Most of work falls neatly into two categories:
This clean taxonomic split is the stuff that programmers live for. It suggests a scratch directory that never needs to be backed up or transported off machine, and a set of version control repositories for everything that I would displeased to lose. That is where people balk at the idea of how much hassle it would be to keep everything in sync, and the server-side issue of maintaining a bare-bones repository against each of those projects. I wrote a script. Well, truth be told I wrote quite a few over the years find the right way to work, but in the end they all collapsed into a single script.
Much like a sordid-ploy by Sauron there is a single repository that rules them all, gitenv:
This repository has a very strange property for source-control: the files within act as if they are in continuous change. Normally the state of a repository's contents acts discretely: things do not change in-between git commands. But linking the known_hosts file, and the shell history into this repository means that the contents are always dirty. Because it is alway dirty it always needs to merge against the remote - so each machine has a slightly different history for this repository. It is challenging to work with.
Everything else is simple in comparison, there is a single independent repository for each:
This means that each machine that I use has a collection of a few dozen repositories. This would be a serious pain to maintain by hand. Instead one script takes care of the difficult between the continuous environment repository and the server (and its mirrors), and then works out how close to consensus the rest of the repositories are. Where the actions to establish consensus are simple (i.e. the repository is purely ahead or behind) the script brings it into line automatically. This makes things sane.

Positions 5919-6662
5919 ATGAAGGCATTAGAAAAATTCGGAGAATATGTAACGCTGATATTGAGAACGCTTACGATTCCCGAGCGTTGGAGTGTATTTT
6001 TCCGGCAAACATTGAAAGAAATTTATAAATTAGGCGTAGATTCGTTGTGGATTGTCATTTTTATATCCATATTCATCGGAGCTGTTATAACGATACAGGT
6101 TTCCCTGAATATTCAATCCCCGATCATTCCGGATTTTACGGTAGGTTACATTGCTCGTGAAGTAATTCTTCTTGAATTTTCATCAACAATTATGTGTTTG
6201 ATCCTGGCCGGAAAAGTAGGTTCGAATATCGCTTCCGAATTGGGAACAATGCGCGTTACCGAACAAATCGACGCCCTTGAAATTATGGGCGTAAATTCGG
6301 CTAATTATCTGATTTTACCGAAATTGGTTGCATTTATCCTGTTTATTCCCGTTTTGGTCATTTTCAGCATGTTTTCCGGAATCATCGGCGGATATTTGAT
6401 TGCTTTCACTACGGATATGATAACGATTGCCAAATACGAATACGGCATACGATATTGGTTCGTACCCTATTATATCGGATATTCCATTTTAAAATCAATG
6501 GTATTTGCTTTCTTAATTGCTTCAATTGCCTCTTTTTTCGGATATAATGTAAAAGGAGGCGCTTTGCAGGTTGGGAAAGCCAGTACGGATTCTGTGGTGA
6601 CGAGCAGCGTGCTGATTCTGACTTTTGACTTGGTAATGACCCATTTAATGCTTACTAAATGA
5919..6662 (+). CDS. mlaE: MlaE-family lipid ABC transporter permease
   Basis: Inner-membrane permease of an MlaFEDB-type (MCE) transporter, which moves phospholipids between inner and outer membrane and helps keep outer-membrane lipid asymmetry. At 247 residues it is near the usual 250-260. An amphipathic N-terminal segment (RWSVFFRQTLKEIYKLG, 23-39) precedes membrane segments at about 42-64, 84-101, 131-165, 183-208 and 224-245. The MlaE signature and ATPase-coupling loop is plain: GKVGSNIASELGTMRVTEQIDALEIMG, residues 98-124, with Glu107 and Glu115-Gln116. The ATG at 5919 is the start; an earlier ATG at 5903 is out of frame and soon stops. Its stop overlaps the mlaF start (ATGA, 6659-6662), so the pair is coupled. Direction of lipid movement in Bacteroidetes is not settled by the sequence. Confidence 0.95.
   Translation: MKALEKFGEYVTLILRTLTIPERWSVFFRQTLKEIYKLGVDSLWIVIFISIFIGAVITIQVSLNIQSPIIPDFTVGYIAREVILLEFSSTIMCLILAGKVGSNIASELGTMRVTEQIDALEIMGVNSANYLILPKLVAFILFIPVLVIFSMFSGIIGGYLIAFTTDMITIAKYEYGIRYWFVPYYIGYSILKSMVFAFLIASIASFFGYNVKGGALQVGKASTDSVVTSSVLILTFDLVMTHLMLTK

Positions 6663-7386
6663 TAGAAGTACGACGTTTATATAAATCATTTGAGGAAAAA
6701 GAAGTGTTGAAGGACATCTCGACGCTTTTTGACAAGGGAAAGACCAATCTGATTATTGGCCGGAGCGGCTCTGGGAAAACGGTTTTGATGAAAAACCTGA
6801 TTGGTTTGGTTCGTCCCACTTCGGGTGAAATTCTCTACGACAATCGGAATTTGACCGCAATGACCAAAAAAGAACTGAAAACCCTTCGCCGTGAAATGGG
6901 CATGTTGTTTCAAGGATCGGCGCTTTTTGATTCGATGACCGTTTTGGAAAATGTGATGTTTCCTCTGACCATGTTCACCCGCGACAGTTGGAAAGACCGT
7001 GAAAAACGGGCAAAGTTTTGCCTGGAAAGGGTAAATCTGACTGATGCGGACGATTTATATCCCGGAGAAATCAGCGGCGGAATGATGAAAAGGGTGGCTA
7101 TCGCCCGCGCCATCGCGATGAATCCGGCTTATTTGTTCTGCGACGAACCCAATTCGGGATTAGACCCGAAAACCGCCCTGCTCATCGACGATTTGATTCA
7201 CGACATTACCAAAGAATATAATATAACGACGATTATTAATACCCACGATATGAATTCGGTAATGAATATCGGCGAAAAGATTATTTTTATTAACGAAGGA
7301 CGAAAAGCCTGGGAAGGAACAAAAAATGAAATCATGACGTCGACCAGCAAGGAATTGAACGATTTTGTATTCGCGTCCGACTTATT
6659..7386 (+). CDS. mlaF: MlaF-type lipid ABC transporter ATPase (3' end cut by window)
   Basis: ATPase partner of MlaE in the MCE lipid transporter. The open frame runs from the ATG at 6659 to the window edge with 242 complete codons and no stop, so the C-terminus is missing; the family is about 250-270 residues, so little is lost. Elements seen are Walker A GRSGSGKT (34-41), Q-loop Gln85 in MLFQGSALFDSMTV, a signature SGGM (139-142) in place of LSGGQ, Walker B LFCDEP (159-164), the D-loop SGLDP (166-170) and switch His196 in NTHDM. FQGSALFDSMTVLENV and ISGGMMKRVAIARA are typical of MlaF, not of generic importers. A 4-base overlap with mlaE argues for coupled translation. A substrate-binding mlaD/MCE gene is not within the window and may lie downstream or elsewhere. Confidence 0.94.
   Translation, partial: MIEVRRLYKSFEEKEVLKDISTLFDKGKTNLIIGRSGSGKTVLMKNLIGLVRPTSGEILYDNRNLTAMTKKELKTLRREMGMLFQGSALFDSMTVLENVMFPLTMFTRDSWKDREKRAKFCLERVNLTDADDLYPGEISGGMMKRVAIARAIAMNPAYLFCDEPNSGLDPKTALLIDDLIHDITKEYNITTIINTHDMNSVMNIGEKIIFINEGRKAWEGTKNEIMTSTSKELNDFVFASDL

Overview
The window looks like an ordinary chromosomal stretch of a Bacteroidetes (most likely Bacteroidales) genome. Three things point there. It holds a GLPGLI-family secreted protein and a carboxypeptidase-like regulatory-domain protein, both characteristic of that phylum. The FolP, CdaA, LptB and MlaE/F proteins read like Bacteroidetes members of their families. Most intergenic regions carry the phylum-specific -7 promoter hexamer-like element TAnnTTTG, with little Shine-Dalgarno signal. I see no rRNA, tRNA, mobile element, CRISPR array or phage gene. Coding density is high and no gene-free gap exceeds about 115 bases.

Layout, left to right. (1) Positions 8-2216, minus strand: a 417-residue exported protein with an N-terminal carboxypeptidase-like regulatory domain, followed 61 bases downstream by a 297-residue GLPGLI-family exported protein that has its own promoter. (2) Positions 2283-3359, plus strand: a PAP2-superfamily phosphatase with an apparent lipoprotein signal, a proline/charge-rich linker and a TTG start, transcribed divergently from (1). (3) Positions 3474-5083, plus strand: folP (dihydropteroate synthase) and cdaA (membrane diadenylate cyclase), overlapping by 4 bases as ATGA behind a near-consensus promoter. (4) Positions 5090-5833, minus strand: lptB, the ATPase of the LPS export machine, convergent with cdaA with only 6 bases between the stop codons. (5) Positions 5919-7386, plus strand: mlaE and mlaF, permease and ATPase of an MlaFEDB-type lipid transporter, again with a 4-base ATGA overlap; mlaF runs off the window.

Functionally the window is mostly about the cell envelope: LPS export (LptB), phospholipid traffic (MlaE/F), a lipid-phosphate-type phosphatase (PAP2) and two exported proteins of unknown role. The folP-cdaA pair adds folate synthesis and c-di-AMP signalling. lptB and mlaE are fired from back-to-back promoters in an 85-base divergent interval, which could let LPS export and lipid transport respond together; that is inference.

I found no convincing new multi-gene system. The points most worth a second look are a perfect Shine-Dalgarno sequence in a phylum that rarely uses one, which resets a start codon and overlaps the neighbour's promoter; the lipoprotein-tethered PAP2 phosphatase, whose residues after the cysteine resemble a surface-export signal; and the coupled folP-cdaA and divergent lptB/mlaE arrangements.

Transporting state between machines is the same as using backup/restore. This is absolutely essential - it means that the backup and the restore mechanism are in use every day. When you positively, absolutely need to rely on a system, make sure that you eat your own dog-food. Mmmm chewy. The weird thing about my backup and restore system is that any two machines rarely have exactly the same contents - but they all chase the same consensus state, and progress towards synchronisation is monotonic. This is actually good enough to make sure that nothing is every lost.